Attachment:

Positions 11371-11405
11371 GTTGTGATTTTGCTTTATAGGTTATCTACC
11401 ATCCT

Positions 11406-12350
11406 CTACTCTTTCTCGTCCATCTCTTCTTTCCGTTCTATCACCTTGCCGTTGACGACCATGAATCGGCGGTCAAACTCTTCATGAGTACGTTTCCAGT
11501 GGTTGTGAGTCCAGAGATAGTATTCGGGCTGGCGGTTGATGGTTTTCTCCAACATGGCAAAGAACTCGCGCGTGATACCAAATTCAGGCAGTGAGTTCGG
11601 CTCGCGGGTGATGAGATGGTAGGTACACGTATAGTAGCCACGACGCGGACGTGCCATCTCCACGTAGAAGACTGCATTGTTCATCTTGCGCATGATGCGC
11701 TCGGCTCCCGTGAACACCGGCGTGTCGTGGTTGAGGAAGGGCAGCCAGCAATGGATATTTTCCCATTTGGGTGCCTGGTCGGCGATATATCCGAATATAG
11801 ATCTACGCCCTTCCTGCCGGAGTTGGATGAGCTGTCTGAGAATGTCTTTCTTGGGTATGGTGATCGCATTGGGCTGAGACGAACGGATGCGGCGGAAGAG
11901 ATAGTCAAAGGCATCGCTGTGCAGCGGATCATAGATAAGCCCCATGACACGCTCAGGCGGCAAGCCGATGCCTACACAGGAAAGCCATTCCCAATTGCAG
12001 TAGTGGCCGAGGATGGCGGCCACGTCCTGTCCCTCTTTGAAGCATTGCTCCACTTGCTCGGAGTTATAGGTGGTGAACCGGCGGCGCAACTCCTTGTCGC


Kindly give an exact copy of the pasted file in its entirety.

Positions 11371-11405
11371 GTTGTGATTTTGCTTTATAGGTTATCTACC
11401 ATCCT

Positions 11406-12350
11406 CTACTCTTTCTCGTCCATCTCTTCTTTCCGTTCTATCACCTTGCCGTTGACGACCATGAATCGGCGGTCAAACTCTTCATGAGTACGTTTCCAGT
11501 GGTTGTGAGTCCAGAGATAGTATTCGGGCTGGCGGTTGATGGTTTTCTCCAACATGGCAAAGAACTCGCGCGTGATACCAAATTCAGGCAGTGAGTTCGG
11601 CTCGCGGGTGATGAGATGGTAGGTACACGTATAGTAGCCACGACGCGGACGTGCCATCTCCACGTAGAAGACTGCATTGTTCATCTTGCGCATGATGCGC
11701 TCGGCTCCCGTGAACACCGGCGTGTCGTGGTTGAGGAAGGGCAGCCAGCAATGGATATTTTCCCATTTGGGTGCCTGGTCGGCGATATATCCGAATATAG
11801 ATCTACGCCCTTCCTGCCGGAGTTGGATGAGCTGTCTGAGAATGTCTTTCTTGGGTATGGTGATCGCATTGGGCTGAGACGAACGGATGCGGCGGAAGAG
11901 ATAGTCAAAGGCATCGCTGTGCAGCGGATCATAGATAAGCCCCATGACACGCTCAGGCGGCAAGCCGATGCCTACACAGGAAAGCCATTCCCAATTGCAG
12001 TAGTGGCCGAGGATGGCGGCCACGTCCTGTCCCTCTTTGAAGCATTGCTCCACTTGCTCGGAGTTATAGGTGGTGAACCGGCGGCGCAACTCCTTGTCGC